the countries at war would be seated as
delegates. The lower the degree of international working class consciousness, the
higher the degree of nationalism would
be. And the vast majority of the delegates to the A. F. of L. convention arc certainly not strong enough on thorough-going internationalism, to stand the test
which a more definite pronouncement on
this question would mean.
• *      *      *
The executive council, ^knew this, and
evidently decided to maintain the integrity of the convention and the Federation,
even at the cost of rendering both useless
so far as being able to do anything real in
the promotion of peace in Europe is concerned. Thoir pompous resounding verbosity means nothing. And eventually it
will be found that that is as much as the
American Federation of Labor will be able
to do by way of setting its impress on the
peace negotiations in Europe when they
finally take place.
Lord NorthoUffe says that civil war is
coming in the United States. Being the
official head of one of the largest news
distributing organizations the world has
ever seen, it is perhaps no more than natural he should not have heard of Colorado
et al,
THE DEATH KNELL of the "born
to   rule"  type  of  man  is  being
sounded in Britain these days.  The
privilege to govern, whieh has up to now
been considered the heritage of the aristocracy and more well-to-
_„„   * do, will be a heap of
.„ IS ruins by the time they
ALL OVEB **ave comPle'ecl lhe pro
cess of proving their utter lack of imagination
and all round incompetence.   And they
will not be long doing that at the rate
they are moving now.
Just which element will exercise most
control over national affairs after the war
will remain to be seen, but it will have a
big job before it if the prophecy of the
London Clarion matures. That journal in
a recent issue says:
What sort of a world will it be to
which we shall open our eyes when
this nightmare is oveH It will be a
world of mourning, a world garbed
mostly in black. There will be a
proportion never before equalled of
widows, childless mothers and orphans. There will be an extraordinary lack of lusty young men, and a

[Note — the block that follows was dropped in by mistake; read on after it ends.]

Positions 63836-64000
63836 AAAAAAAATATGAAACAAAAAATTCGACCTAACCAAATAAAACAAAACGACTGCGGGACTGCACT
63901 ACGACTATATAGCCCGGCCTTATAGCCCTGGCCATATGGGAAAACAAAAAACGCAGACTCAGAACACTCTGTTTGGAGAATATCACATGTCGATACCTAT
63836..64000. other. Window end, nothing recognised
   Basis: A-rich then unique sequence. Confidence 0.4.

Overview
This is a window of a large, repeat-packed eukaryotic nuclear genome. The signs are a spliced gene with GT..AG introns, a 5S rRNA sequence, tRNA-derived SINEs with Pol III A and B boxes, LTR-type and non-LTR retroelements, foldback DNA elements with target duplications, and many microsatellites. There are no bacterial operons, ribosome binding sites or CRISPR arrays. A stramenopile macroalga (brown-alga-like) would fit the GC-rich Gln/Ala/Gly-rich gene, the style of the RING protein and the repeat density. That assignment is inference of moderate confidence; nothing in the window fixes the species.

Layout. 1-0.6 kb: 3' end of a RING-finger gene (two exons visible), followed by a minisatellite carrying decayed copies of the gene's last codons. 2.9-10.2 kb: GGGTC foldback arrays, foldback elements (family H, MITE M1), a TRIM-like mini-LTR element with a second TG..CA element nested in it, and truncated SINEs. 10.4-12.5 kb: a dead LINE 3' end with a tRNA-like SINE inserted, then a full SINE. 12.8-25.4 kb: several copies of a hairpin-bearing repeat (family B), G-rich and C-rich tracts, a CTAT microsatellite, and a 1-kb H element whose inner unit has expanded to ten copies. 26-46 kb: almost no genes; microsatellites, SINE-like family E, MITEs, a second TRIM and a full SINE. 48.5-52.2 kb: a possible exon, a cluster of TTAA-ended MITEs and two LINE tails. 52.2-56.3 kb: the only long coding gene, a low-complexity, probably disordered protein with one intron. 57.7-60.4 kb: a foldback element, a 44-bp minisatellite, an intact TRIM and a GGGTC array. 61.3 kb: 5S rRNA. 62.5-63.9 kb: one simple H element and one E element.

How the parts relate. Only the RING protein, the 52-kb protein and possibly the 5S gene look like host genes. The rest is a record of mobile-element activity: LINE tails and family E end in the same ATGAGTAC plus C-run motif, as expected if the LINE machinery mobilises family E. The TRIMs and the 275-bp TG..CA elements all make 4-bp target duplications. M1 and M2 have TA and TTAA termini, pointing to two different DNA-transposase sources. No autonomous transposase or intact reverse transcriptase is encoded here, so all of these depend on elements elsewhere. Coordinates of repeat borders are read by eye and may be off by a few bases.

. woeful plenty of crippled, blind,
broken, dependent men. There will
be a general impoverishment and
great misery. The labor market will
be suddenly glutted with vast armies
of unemployed and unemployable.
The workers' protective unions will
be dislocated and out of use. The machinery of war industry will have to
be scrapped, and the normal appliances of .peaceful production gradually restored. Wholesale and terrible financial collapse will occur.
Thousands of traders will be unable to
meet their liabilities. The money
market will be shifted from London
to New York, and the dollar will be
substituted for the pound sterling as
the standard of exchange. Taxes
must be piled upon taxes to carry the
dead weight of the nation's debt, for
the interest will in itself vastly surpass the whole of our former expenditure.
Can this be the possible condition which
inspired the recent utterances of Lord
Loreburn and the bottomless Bottomley?
Wait and see!
NEXT SUNDAY EVENING, Vancouver Trades and Labor council will
initiate  one  of the most public-
spirited experiments which it has ever
made.   The first meeting under the auspices of what is to be
jgj, known   as'   the   "Peo-
PEOPLE'S Ple's Fon*m>" will be
forum. 'le'1' 'n t'ie ^abor tem
ple. According to the
plans of the committee
which has this matter in hand for the